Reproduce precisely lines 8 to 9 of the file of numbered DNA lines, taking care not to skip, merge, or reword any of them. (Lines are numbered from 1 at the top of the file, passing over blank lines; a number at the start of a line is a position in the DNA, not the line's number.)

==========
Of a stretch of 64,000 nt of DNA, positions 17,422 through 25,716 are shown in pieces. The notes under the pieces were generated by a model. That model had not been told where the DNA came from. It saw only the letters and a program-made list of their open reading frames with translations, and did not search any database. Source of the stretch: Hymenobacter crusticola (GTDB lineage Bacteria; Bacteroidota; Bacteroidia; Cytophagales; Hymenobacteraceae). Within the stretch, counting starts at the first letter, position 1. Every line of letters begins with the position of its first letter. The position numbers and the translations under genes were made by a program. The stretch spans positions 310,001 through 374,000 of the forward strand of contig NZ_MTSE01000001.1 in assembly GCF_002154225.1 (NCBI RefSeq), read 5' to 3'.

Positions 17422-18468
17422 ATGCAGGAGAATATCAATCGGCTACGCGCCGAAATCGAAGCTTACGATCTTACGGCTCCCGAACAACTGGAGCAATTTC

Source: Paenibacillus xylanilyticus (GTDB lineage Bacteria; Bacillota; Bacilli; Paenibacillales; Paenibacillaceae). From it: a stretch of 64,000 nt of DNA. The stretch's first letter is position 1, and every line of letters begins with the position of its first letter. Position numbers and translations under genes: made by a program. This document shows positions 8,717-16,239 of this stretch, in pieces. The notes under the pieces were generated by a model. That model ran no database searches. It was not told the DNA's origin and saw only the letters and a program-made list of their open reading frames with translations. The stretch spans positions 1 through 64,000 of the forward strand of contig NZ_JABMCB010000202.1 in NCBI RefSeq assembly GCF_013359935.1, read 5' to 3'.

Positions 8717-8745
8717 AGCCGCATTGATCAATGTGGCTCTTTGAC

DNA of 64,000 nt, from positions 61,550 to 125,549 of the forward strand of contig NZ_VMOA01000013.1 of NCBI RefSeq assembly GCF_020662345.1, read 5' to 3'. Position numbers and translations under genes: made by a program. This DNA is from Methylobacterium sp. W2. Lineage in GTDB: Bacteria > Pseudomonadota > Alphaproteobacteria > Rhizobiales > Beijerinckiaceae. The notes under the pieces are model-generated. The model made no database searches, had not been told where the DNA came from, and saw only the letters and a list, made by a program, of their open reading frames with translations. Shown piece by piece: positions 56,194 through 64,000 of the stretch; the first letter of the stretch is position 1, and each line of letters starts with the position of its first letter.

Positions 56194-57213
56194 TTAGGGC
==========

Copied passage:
Positions 56194-57213
56194 TTAGGGC